TIL: I can press alt-delete to erase parens without paredit preventing me!

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I think pez just said that. 😉


Yup, I was today years old when I learned that (from @U0ETXRFEW just now!)


@U04V70XH6 the only difference between strict and non-strict (aka Cave Man) is that in strict mode backspace/delete protects bracket balance, and alt let's VS Code's default do its work, and in non-strict alt+backspace/delete protects instead and without alt VS Code defaults are used.


While at it. From the docs: > There is also a setting, calva.paredit.strictPreventUnmatchedClosingBracket, that will help you to not enter unbalanced closing brackets into the code.


when i talk about paredit, it's in emacs context (that's all i'm familiar with). you can copy and paste in it, but if you paste unbalanced parens, you are screwed and have to undo, or get out of paredit mode and fix things. it's pretty strict, but also doesn't disabled other emacs things that let you break your code, which is why it's common to get stuck. i found the upsides to be very beneficial compared to the downsides, and it seems like calva has made it so there are a lot less downsides, which sounds good. parinfer is a pretty cool idea, but whenever i use it i get completely confused, but that's just because i'm not used to indenting code anymore. @U04V70XH6 does slack let you mute threads?


But I run without that extra strict thing, since when I fat finger in an unmatched closing bracket, backspace just deletes i.


> does slack let you mute threads? I can turn off notifications for replies to any given thread -- but I meant my comment more in the sense of preventing drive-by comments restarting threads that had already been answered and were "done" days ago.


@U04V70XH6 you want some threads to be treated like stack exchange Q/As. i think that would be a neat feature. i assume that groups like this are using slack in a way that isn't really intended, though i'm not sure how slack is intended to be used.


Zulip lets you mark threads as "solved" (or something similar) which is something I'd like in Slack. And, yeah, the Q&A sites tend to have that -- as does -- and so do some of the forums, such as -- which I think all serve different purposes and different audiences. I've hoped, many, many times over the past few years, that this community would migrate to Zulip so we wouldn't be locked into a corporate system (and rely on the generosity of Slack Inc specifically for the Pro plan we're on) but lots of folks like Slack enough to stay, despite it being aimed squarely at the corporate market for employees to collaborate. (and this is way O/T for this thread and this channel but I'm happy to take this part of the discussion over to #C0CB40N8K if you want to follow-up on it)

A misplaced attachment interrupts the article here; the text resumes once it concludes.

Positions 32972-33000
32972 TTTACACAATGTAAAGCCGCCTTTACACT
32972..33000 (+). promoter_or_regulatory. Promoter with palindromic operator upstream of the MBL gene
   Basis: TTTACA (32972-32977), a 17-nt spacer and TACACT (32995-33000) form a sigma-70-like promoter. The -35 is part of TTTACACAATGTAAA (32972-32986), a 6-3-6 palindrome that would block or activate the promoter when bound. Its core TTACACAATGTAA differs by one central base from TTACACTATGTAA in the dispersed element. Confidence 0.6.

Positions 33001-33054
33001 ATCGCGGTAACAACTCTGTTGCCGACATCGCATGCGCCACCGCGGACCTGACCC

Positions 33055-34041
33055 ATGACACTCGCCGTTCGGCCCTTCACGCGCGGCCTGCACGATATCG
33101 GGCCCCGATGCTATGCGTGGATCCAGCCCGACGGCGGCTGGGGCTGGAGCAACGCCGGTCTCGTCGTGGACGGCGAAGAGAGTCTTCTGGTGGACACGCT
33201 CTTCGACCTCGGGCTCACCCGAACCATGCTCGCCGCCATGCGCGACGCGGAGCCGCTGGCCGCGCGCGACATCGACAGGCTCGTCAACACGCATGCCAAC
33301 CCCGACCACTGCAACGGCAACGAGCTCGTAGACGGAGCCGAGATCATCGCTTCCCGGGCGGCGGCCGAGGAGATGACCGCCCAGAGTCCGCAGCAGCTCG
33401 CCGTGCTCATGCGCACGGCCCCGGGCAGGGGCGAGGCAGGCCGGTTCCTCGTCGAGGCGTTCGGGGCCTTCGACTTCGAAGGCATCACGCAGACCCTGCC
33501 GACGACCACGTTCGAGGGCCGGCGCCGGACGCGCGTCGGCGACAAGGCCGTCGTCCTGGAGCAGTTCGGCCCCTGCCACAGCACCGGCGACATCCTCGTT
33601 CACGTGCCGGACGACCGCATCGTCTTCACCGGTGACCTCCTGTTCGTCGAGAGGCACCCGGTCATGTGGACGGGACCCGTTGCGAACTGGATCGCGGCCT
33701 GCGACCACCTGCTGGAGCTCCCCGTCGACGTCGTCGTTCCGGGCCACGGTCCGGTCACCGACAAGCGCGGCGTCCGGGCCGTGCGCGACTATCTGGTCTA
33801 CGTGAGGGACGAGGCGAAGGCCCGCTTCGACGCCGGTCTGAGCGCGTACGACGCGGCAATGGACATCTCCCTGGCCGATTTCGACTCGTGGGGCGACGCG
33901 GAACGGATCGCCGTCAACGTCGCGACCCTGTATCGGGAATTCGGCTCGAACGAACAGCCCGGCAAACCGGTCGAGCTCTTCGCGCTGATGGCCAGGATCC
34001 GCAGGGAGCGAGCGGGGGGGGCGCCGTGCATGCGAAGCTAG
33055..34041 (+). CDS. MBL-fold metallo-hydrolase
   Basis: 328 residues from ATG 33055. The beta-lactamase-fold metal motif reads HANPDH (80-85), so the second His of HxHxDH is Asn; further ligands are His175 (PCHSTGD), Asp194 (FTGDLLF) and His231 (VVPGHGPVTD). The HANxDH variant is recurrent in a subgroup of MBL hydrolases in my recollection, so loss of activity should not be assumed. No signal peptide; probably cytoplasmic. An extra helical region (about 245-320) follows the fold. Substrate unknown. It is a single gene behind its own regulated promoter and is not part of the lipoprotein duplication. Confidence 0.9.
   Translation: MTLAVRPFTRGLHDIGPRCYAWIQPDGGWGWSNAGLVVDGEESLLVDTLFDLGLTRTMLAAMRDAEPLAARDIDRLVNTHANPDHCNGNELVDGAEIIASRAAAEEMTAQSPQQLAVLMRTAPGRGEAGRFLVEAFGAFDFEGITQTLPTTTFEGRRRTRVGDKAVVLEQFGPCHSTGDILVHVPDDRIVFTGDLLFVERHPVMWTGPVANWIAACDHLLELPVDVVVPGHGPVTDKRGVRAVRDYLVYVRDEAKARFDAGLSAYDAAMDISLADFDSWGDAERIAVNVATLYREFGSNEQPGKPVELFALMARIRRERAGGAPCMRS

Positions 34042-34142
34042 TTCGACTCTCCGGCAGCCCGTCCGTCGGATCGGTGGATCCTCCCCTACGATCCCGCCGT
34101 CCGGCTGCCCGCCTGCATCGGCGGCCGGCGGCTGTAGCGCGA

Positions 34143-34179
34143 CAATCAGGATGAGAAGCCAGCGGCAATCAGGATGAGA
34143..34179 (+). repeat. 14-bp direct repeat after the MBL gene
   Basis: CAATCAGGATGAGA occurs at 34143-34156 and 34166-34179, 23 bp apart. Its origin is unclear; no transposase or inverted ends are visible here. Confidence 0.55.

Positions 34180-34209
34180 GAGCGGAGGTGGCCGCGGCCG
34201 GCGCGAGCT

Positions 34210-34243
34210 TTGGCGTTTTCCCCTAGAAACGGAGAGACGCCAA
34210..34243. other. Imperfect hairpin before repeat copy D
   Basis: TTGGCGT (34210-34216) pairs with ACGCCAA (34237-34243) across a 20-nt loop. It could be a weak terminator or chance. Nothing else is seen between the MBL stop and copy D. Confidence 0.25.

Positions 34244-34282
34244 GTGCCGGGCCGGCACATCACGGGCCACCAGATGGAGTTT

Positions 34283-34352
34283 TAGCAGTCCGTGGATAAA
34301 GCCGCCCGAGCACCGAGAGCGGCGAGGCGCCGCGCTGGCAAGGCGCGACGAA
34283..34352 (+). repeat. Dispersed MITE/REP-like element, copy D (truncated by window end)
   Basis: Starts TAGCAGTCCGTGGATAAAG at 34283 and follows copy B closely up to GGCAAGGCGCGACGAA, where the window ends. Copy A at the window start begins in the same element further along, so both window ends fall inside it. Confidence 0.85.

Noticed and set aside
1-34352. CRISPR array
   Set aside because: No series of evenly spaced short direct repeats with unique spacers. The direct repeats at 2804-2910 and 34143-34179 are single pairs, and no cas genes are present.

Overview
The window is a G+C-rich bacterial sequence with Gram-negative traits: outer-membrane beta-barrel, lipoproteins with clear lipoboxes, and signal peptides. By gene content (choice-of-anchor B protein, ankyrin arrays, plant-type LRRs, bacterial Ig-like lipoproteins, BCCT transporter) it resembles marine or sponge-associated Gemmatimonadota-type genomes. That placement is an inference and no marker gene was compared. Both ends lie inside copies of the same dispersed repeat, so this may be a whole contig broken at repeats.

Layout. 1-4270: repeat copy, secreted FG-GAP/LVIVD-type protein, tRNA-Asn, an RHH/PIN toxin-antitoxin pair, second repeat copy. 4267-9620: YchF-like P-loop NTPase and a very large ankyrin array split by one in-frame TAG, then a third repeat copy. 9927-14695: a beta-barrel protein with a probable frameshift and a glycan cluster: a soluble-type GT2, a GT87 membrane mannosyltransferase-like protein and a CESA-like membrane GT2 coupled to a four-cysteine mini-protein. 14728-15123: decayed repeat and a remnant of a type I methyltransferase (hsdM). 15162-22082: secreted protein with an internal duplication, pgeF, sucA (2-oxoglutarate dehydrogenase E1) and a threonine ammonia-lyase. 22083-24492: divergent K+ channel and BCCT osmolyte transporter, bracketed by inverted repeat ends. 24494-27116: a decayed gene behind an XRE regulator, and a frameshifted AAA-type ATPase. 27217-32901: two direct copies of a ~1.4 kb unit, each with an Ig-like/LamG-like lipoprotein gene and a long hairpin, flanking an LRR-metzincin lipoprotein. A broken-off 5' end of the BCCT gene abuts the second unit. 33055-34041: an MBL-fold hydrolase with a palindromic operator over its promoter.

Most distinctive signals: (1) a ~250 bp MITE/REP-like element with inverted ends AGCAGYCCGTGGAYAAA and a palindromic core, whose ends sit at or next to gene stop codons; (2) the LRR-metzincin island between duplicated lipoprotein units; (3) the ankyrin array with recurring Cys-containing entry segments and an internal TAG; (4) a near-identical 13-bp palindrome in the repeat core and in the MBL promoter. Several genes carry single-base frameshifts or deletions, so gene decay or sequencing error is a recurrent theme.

On desktop/browser, Slack has "Completed" as the first button on hover of any message. But seems to do nothing more than add a emoji Reaction whichever message was hovered.


@U90R0EPHA That's just default react-emojis -- and it adjusts the list depending on what you most commonly respond to messages with. For me it's:


> That's just default react-emojis > Yeah. I said that. I was lamenting the fact it is such a useless proxy for feature you crave. > and it adjusts the list depending on what you most commonly > 🙀 I want that! Seems broken on my account. The bright green check box, that I never use, is always first.


@U90R0EPHA It's a preference and off by default I believe:

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can someone help me understand the relationship between reducers ( and transducers ( I came across transducers before reducers , not sure why. the examples on those pages seem similar, and they seem to have similar uses? but they might just be my naivete


great thread, thank you @U01RL1YV4P7


i guess in theory they can be used together, but they seem to be used that way


Transducers are a decoupling of reducers, and totally subsume them


pretty much all use of reducers can be replaced by transducers